We love Colombia so much that we are tempted to make the Colombian Tourist Office's catchphrase our own : 'the only risk is wanting to stay '.
Our favourite spots, cities, islands, and forests
The San Felipe neighbourhood is populated by artists and gallery owners who chose it for its low rents and available space. They now warmly welcome visitors after decades of isolation. A new Bogota Art District (' ADB '), whose heart is centered around streets calle 75 and carrera 20. A must-see gallery: FLORA ars+natura (on calle 77), founded by Jose Roca, former curator of Tate Modern, who brings together botany and politics.
Medellin, the symbol of a changing country
In 15 years, Medellin has evolved from Latin America's most violent to most innovative city. A radical social and urban transformation, symbolised by the Metrocable, a cable car that connects the city centre to poorer neighbourhoods, reflecting the principle of equality which is at the heart of the city's new administration. Another example of this change is the school enrolment rate, which rose from 25 per cent in 2005 to 87 per cent in 2015. Pablo Escobar's former stronghold now tops the rankings of cities enjoyed by visitors. A tour of the city can be made by following the curved and rounded sculptures by Botero (a native of the city), which are scattered around the streets and parks.
In its aristocratic neighbourhoods, as in its popular alleyways, there is a sense of its three centuries of history. We love the city's flamboyantly coloured architecture: the city's restoration has brought its old colonial mansions back to life. You can enjoy the party atmosphere of its tropical nights, in its squares shaded by jacarandas.
Green renewal in Tayrona Park
The 1980s saw the first tourists venture into Tayrona Park. Against the backdrop of conflicts between marijuana guerrillas and CIA-funded paramilitaries this was high risk holidaying at best. Since then, the regular army has cleaned things up, guerrillas and narcos have put down their arms to run mules, or have left for other jungles. The area was returned to its original inhabitants, the Kogis, Wiwas and Arhuacos, all descendants of the original Tayronas. This is a Robinson Crusoe paradise, best explored on foot along the Caribbean coastline, eyes riveted to the snow-covered peaks of Sierra Nevada. Here, far from the bustle of the world, all you hear are the sounds of nature.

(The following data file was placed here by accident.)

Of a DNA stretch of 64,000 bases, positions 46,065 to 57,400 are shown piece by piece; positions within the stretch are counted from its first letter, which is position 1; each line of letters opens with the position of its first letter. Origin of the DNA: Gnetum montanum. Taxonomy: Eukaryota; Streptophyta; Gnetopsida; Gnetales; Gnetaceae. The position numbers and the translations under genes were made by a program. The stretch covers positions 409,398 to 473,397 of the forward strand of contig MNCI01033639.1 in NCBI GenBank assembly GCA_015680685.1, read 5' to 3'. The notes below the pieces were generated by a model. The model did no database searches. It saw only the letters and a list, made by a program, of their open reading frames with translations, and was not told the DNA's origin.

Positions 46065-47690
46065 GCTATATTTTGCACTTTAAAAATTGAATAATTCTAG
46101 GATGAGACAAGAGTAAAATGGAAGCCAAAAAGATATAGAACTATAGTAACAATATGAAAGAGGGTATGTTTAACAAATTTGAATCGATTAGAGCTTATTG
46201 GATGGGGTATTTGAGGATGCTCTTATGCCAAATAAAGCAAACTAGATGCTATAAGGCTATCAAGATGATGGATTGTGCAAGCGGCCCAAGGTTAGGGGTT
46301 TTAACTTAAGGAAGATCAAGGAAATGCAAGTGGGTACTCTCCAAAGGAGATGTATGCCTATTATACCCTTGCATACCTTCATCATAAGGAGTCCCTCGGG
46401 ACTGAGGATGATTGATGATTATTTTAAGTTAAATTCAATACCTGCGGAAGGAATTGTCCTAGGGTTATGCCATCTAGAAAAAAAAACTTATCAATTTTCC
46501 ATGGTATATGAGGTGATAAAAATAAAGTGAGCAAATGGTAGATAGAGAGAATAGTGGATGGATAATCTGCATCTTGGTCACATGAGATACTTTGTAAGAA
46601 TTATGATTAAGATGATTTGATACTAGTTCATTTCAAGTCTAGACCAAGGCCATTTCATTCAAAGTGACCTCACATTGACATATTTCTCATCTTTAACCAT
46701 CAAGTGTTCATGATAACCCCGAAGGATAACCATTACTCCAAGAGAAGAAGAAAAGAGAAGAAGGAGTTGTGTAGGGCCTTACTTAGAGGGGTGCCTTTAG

This is one of the wettest regions in the world, far removed from any human interference, but rich in native species and with waters teeming with life. From August to October, humpback whales migrate and can be seen in close proximity in large numbers. It is also a surfing spot, a sport adored by the fortunate few who live on these shores or make the effort to travel here.
Providencia, a Sustainable Future
'Please only leave behind your footprints on the sand ' pleads a wooden sign sticking out of the sand at the end of the tiny runway, just wide enough to accommodate small aircraft for 20 passengers amid the tropical rainforest . Around 430 miles off the coast of Colombia, Providencia Island is a small green mountain plonked in a sea of seven colours at the end of the world. Here there are no high-rise hotels, but instead charming coloured clapboard houses of subtle green, purple and faded pink where the 5000 inhabitants of this paradise live, a world away from mass tourism. It is a gentle diving paradise , home to manta rays, sharks, wrecks and beautiful coral.
2 Accommodation that illustrates Colombia's renaissance
In Medellin there is El Cielo, a restaurant that employs former members of Farc and the army. Here the former enemies - soldiers, guerrillas and paramilitaries - have swapped camouflage for aprons and are working together in harmony. And the food does not disappoint : El Celio is considered one of the top 50 restaurants in Latin America.
In Cartagena, there's El Interno, a gourmet restaurant that employs female inmates from a women's prison - the restaurant is actually located within the prison itself. With its cosy atmosphere and gourmet dishes (the menu is created by an award-winning chef) : you quickly forget that you are in a prison. The initiative gives the prisoners an income and helps them to reintegrate into society. The rule is : one day's remission per day worked.